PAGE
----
2
$\begingroup$

I'm interested in developing a model for the circadian rhythm of hormone levels via a cosinor analysis. I just started looking into cosinor analyses so I have a few questions.

The data is being collected at the moment, but I'm trying to get a better understanding of the method before the actual data arrives. This is how the data should look like: a total of 12 subjects with each subjects' hormone levels measured every 30 minutes over a period of 6 days. On days 1-3 subjects were administered drug A and on days 4-6 drug B. A 24 hour cycle is expected and therefore I'm interested in developing a model for a 24h circadian rhythm for each of the two drugs. This means I have multiple cycles - 24hours each - per person for each of the two drugs.

After reading the following two reviews (Fernandez et al., 2009; Cornelissen 2014) on cosinor it seems that I want to perform a population-mean cosinor analysis. Assuming that the necessary assumptions are met and in the simplest case of a single-component cosinor, I'm wondering how I would go ahead and do the analysis.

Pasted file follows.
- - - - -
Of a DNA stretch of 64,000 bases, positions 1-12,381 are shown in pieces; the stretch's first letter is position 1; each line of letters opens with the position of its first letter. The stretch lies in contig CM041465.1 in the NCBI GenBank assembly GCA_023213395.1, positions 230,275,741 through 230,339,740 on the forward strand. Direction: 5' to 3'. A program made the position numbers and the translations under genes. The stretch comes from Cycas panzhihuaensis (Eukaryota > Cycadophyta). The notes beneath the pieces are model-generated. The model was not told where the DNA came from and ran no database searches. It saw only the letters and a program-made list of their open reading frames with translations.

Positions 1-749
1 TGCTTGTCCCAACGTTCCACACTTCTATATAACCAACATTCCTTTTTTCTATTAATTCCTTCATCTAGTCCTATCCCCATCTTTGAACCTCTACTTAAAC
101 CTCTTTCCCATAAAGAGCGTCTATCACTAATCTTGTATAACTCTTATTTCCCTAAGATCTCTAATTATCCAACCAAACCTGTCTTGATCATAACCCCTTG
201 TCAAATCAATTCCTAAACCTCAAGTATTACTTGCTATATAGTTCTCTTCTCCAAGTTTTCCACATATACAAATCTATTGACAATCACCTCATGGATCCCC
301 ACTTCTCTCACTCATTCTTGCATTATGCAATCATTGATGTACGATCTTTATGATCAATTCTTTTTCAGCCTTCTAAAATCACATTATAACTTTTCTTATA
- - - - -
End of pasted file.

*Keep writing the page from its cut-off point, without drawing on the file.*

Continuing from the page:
My understanding is that I should first calculate a single-component cosinor for each subject and then average the parameter estimates to get the population mean estimates. Say for drug A, can I simply combine the first three days of data for each subject to compute the single-component cosinors? Once I have those 12 single-component cosinors can I then just average them to get the population mean estimates? Do I have to account for the fact that I have repeated cycles for each subject, for example in the computation of variance estimates?

$\endgroup$

1 Answer 1

0
$\begingroup$

The way I understand the cosinor is that it can and is recommended to be performed over several cycles. The reason is Nyquist frequency i.e. you can reliably detect a frequency with at least 2 cycles of it and the more cycles you have, the better estimation you get (assuming stationary rhythm). In your case I would definitely perform single cosinor analyses for every subject and treatment. The problem here is repeated measures. As cosinor is a special case of linear regression, it probably can be combined with linear mixed model approach. Although I have not read them myself but these references could probably help:

Mikulich SK, Zerbe GO, Jones RH, Crowley TJ. Comparing linear and nonlinear mixed model approaches to cosinor analysis.

Weaver, Royal John Analysis of rhythmic biological data: The mixed-effects cosinor model.

$\endgroup$

Your Answer

By clicking “Post Your Answer”, you agree to our terms of service and acknowledge you have read our privacy policy.

Not the answer you're looking for? Browse other questions tagged or ask your own question.